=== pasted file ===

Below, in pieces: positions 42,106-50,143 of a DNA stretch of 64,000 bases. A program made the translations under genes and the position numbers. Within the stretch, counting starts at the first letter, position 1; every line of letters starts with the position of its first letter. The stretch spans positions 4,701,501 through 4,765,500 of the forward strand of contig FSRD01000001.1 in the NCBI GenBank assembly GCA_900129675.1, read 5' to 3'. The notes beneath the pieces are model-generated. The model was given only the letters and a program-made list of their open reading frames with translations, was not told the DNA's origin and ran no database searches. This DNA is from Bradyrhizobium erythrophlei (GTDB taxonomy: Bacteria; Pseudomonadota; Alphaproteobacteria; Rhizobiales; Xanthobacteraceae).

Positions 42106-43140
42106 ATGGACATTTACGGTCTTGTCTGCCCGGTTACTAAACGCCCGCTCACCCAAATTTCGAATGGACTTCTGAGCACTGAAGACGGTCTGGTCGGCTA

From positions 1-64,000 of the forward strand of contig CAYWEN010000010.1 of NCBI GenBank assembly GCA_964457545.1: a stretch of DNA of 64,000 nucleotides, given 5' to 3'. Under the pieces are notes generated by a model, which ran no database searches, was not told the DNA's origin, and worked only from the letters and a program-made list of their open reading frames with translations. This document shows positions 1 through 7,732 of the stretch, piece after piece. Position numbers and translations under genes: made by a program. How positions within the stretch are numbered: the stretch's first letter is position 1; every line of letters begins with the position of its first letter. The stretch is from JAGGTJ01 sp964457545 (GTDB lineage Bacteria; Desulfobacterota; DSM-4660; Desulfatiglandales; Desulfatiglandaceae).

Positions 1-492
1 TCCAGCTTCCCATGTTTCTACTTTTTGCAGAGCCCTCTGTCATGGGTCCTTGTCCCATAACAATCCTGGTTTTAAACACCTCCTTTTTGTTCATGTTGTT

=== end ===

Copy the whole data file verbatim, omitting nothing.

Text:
Below, in pieces: positions 42,106-50,143 of a DNA stretch of 64,000 bases. A program made the translations under genes and the position numbers. Within the stretch, counting starts at the first letter, position 1; every line of letters starts with the position of its first letter. The stretch spans positions 4,701,501 through 4,765,500 of the forward strand of contig FSRD01000001.1 in the NCBI GenBank assembly GCA_900129675.1, read 5' to 3'. The notes beneath the pieces are model-generated. The model was given only the letters and a program-made list of their open reading frames with translations, was not told the DNA's origin and ran no database searches. This DNA is from Bradyrhizobium erythrophlei (GTDB taxonomy: Bacteria; Pseudomonadota; Alphaproteobacteria; Rhizobiales; Xanthobacteraceae).

Positions 42106-43140
42106 ATGGACATTTACGGTCTTGTCTGCCCGGTTACTAAACGCCCGCTCACCCAAATTTCGAATGGACTTCTGAGCACTGAAGACGGTCTGGTCGGCTA

From positions 1-64,000 of the forward strand of contig CAYWEN010000010.1 of NCBI GenBank assembly GCA_964457545.1: a stretch of DNA of 64,000 nucleotides, given 5' to 3'. Under the pieces are notes generated by a model, which ran no database searches, was not told the DNA's origin, and worked only from the letters and a program-made list of their open reading frames with translations. This document shows positions 1 through 7,732 of the stretch, piece after piece. Position numbers and translations under genes: made by a program. How positions within the stretch are numbered: the stretch's first letter is position 1; every line of letters begins with the position of its first letter. The stretch is from JAGGTJ01 sp964457545 (GTDB lineage Bacteria; Desulfobacterota; DSM-4660; Desulfatiglandales; Desulfatiglandaceae).

Positions 1-492
1 TCCAGCTTCCCATGTTTCTACTTTTTGCAGAGCCCTCTGTCATGGGTCCTTGTCCCATAACAATCCTGGTTTTAAACACCTCCTTTTTGTTCATGTTGTT